Jeffrey Toobin at The New Yorker on the legal fight for gay marriage. "When a federal judge ordered Utah to allow same-sex marriage on Friday, did you hear the outraged response? Neither did I," Toobin writes. "Dominoes are falling all over. The day before Utah became the 18th state (in addition to D.C.) to allow same-sex marriage, New Mexico became number 17. The New Mexico Supreme Court ruled unanimously that its state constitution required marriage equality." And then on Monday in Ohio, a judge ruled to recognize gay marriage upon a spouse's death. Toobin argues this is the biggest decision of all — "The Ohio decision is crucial because people in the U.S. tend to move from state to state." What "all these judges are seeing is that it is impossible to offer gay people some rights and not others. They are either full citizens, and they are not."
Patrick McGuire at Vice on Dogecoin. "By now, you’ve probably heard of Dogecoin, the confusingly popular cryptocurrency that uses a regal looking Shiba Inu as its mascot and has a strict style guide of Comic Sans MS for absolutely everything. In a few short weeks, Dogecoin has gone from being an incredibly silly attempt at a cryptocurrency, to one of the most unlikely contenders in the burgeoning digital money realm — simply by being attached to an addictively cute meme," McGuire explains. "Dogecoin already boasts a vibrant community of users who are bullish on the currency even if each dogecoin is still worth fractions of a cent." What makes Dogecoin different from Bitcoin and other alt currencies? A cute mascot. "The quick growth of Dogecoin speaks to the power of memes more than anything else," McGuire argues. The New Yorker's Sasha-Frere Jones tweets, "Complex dystopias too cute to prevent: first up, dogecoin."
Paul Krugman at The New York Times on virtual currencies. Bitcoin "is, by design, a kind of virtual gold. And like gold, it can be mined: you can create new bitcoins, but only by solving very complex mathematical problems that require both a lot of computing power and a lot of electricity to run the computers," Krugman writes. At least gold "has at least some real uses, e.g., to fill cavities; but now we’re burning up resources to create 'virtual gold' that consists of nothing but strings of digits," he argues. "Don’t let the fancy trappings fool you: What’s really happening is a determined march to the days when money meant stuff you could jingle in your purse. In tropics and tundra alike, we are for some reason digging our way back to the 17th century." University of Maryland philosophy professor Allen Stairs tweets, "Goldbuggery then and now ..."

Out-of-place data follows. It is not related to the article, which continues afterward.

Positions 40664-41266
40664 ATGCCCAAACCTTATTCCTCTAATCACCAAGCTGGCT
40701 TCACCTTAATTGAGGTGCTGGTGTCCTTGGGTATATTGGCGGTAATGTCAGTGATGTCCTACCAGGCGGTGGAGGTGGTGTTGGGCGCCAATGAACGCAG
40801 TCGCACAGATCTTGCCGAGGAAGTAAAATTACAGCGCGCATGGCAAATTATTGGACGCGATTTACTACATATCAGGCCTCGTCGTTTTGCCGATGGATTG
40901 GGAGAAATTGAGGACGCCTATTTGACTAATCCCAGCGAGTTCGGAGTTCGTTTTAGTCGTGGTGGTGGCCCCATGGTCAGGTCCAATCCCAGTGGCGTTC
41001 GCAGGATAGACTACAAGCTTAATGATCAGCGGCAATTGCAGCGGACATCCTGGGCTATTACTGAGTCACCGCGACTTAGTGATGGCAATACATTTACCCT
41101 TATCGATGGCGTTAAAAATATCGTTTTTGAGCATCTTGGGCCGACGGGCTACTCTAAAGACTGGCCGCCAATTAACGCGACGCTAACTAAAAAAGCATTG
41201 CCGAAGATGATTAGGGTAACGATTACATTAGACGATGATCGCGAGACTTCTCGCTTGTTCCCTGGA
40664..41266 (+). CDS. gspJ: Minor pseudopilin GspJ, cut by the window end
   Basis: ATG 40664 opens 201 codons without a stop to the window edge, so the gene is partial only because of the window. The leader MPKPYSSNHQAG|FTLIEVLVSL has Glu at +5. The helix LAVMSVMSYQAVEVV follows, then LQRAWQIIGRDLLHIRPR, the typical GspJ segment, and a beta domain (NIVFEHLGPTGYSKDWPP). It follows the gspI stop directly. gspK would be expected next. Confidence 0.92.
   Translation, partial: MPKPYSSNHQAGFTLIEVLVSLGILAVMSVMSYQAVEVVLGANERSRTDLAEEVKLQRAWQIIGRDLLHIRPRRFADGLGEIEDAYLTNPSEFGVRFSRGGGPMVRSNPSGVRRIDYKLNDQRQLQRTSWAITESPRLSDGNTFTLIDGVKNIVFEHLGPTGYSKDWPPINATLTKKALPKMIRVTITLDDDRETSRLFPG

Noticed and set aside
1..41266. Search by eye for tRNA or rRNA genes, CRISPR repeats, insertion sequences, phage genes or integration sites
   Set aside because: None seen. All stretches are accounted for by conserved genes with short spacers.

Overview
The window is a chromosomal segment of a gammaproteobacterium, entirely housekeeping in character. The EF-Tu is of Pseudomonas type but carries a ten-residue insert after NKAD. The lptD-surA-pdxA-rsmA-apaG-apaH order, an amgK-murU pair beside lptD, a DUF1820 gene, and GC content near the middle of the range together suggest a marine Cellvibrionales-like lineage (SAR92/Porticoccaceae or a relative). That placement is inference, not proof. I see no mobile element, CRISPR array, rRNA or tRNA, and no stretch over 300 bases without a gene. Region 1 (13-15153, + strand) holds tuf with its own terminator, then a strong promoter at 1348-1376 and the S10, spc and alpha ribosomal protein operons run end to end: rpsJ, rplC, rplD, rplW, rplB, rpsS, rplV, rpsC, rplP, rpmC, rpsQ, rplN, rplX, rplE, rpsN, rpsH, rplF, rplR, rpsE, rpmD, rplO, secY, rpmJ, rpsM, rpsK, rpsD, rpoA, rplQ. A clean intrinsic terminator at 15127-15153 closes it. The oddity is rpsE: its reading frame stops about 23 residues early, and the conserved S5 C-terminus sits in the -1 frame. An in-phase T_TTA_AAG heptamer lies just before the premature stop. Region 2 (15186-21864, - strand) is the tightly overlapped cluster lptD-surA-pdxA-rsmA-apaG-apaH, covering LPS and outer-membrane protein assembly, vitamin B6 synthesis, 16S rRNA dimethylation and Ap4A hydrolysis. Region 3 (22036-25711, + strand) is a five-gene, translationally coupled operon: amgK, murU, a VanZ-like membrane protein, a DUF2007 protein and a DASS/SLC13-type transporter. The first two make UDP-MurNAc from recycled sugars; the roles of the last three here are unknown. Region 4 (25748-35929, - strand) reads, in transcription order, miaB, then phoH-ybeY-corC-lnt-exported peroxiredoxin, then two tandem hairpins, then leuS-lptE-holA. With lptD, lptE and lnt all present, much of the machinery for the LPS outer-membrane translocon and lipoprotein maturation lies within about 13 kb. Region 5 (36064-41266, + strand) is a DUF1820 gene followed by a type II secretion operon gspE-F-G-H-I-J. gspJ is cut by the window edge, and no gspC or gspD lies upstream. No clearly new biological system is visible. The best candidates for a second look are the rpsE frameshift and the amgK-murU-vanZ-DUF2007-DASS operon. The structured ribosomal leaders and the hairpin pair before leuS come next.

Eugene Robinson at The Washington Post on Edward Snowden. "There are really just two possible choices for person of the year. I want to say Pope Francis, but I’ve got to go with Edward Snowden," Robinson writes. "Snowden, unlike Francis, is rarely accused of humility. It is fair to describe him as smug and self-righteous — an imperfect messenger, to say the least. But what a message." "Snowden’s decision to leak massive amounts of information concerning some of the NSA’s most secret and intrusive spying programs has done more than embarrass officials in Washington. It has galvanized efforts throughout the world to protect what little privacy we have left." Glenn Greenwald tweets, "In the WashPost, Eugene Robinson argues that Edward Snowden is the person of the year."
Kara Newman at Slate on gendered liquor. "What bottle will spirits aficionados find in their Christmas stockings this year? If producers have their way, the answer depends on gender. For the ladies, keep an eye out for confected vodka and whiskey treats, softened with maple sugar, honey, or ersatz fruit flavorings. Meanwhile, for gentlemen, rugged cognac awaits, manned up with oak and fiery spice," Newman explains. But "there’s no conclusive evidence that men and women perceive flavors differently, so it stands to reason that spirits choices have more to do with individual preference ..." Liquor producers are marketing their products the way you would market toys. "Gender-specific spirits, like gender-specific toys, come at a potentially high cost. They reinforce narrow and negative stereotypes, which play a significant role in creating inequality," Newman argues.
This article is from the archive of our partner The Wire.
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